2015 twenty four merry days of Perl Feed

Help! Rudolf's Nose Won't Light Up!

Devel::Hide - 2015-12-04

Often we find ourselves writing code that copes with optional dependencies; Code that will use a module to do amazing things if it's installed, but will muddle through with some lesser code path if that dependency is missing or unavailable on the system. When developing this code we need to test how the code works in both situations, preferably without breaking parts of our system setup just to check that the alternative code paths still work!

How can we do this? Gather round, I have a story to tell...

A Christmas Tale

At the north pole Cyber-Santa was in a bit of a pickle because he'd forgotten to charge the batteries for his new Robo-Reindeer's light-up nose! How would he be able to find his way through the dark and deliver techno-toys to all the good programmers and sysadmins?

Cyber-Santa was stressing out and whining on Twitter when one of his older elves reminded him that cost over-runs on the Reindeer Upgrade Project meant that he was still using the old sleigh, and that still had mounting brackets for old oil lamps.

"But do we know that those lamps still work? Are they bright enough?", Cyber-Santa asked

"Oh yes", replied the elf. "Don't you remember, last Christmas we weren't sure whether all the new Robo-Reindeer would be ready in time, so we did our test run both with and without cybernetic cervids, and everything worked just fine."

"Let me show you how we tested this", said the elf elaborated, "I'll take you step by step through what we normally do. First, we dig the sleigh out from under that snowdrift. Would you mind doing it, only my poor old back is giving me gyp right now....and then could you fetch the reindeer and attach them to the sleigh?",

So Santa dug out the sleigh, fetched the reindeer, got kicked by the reindeer, harnessed them and finally climbed up into the driver's seat, all sweaty and bruised and smelling of reindeer.

"So at this point, we're ready to go, right?" asked the elf.

"Yes!", said Cyber-Santa.

"Wrong!", replied the elf, "We're not yet ready. If you turn to page two of your Sleigh Operations Manual you'll see the pre-flight checklist. The ninety fourth item on the list (after 'are the presents tied down?' and 'do you have banging choonz queued up on your iPod?') is 'is the robot providing sufficient lighting to navigate by?'".

And so Santa checked, and the glowing Robo-NoZe™ wasn't working because of that flat battery.

"And after checklist item ninety four it tells you that if it isn't working you should use an oil lamp, doesn't it", scolded the elf.

Santa looked a bit sheepish and apologised, muttering something about being too eager to get his deliveries done so he could relax with a pint and some pork scratchings.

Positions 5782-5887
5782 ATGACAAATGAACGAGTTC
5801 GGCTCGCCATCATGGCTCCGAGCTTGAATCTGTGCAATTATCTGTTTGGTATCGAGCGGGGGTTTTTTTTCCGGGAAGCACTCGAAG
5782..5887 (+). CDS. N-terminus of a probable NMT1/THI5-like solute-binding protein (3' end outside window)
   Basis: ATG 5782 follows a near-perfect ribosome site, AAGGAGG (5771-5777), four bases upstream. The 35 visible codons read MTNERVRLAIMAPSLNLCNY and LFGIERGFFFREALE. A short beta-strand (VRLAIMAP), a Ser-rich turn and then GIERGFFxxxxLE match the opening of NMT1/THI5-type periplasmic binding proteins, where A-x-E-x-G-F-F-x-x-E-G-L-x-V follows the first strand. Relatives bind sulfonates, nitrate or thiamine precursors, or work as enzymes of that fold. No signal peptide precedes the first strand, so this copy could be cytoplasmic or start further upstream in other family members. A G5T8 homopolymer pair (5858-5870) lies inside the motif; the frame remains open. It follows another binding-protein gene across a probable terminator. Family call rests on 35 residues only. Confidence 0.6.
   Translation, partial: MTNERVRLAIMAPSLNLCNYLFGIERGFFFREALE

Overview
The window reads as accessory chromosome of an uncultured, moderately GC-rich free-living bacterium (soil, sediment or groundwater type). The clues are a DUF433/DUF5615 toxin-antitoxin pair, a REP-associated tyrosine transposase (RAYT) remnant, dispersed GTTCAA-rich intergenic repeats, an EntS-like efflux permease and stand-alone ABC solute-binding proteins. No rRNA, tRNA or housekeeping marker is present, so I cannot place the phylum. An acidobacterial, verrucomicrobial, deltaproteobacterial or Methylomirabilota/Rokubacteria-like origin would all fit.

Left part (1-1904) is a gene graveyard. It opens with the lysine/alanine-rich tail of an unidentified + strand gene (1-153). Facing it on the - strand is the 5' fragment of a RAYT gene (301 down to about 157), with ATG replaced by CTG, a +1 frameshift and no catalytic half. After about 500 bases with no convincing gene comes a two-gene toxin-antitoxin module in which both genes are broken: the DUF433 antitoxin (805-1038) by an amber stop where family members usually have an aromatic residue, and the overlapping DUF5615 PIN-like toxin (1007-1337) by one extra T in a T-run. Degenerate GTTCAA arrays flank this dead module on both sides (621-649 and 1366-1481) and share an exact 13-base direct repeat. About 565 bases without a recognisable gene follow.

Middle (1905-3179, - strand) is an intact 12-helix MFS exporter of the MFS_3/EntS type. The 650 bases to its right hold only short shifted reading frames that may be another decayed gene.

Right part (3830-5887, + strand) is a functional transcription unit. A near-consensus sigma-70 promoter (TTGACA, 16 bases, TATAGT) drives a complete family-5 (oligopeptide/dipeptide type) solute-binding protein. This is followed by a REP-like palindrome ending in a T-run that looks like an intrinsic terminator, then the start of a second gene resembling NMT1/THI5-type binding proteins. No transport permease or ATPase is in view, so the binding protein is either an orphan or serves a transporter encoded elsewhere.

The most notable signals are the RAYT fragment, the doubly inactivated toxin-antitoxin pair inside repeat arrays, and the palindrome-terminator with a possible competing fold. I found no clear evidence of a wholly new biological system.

"I'll let you off this time", scolded the elf, "but don't do it again."

"But ... but ..." Santa said hesitantly "how do we know it will work?"

"Oh, right, I was going to show you how we tested this wasn't I. Sorry, I'm getting forgetful in my old age. Let's go indoors and simulate it on your laptop where it'll be nice and warm" smirked the elf, who really preferred the previous Santa, because the elf's children got to play with left over toys and far preferred traditional wooden blocks and balls and things instead of the modern nonsense that Cyber-Santa was obsessed with.

Modeling With Perl

"First let's simulate what you just did", said the elf. "We'll create a sleigh object, and a factory class to simulate the field that the reindeer come from.


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my $sleigh = Sleigh->new();
my @reindeer = ReindeerFactory->fetch(9);

 

"Then we'll harness the reindeer to the sleigh and have the sleigh run through the pre-flight checks because you're so forgetful. Then, once the pre-flight checks are complete we can get going:


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$sleigh->harness(@reindeer);
if ($sleigh->pre_flight()) {
# FIXME, deliver presents here
}

 

"So far, so simple. Now, consider that right now your pasture contains Robo-Reindeer, but previously it contained normal reindeer. So the ReindeerFactory has to look something like this:


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package ReindeerFactory;

my $reindeer_class = eval "use RoboReindeer" ? "RoboReindeer" :
                     eval "use BioReindeer" ? "BioReindeer" :
                     die("No reindeer found\n");

sub fetch {
  my $number_wanted = shift;
  return (($reindeer_class->new()) x $number_wanted);
}

 

"I see", said Santa, "so if the RoboReindeer module is installed (or if in real life I've got RoboReindeer in the pasture) then the factory will give me those, otherwise it'll give me BioReindeer. Very clever. That looks like a pain to test though."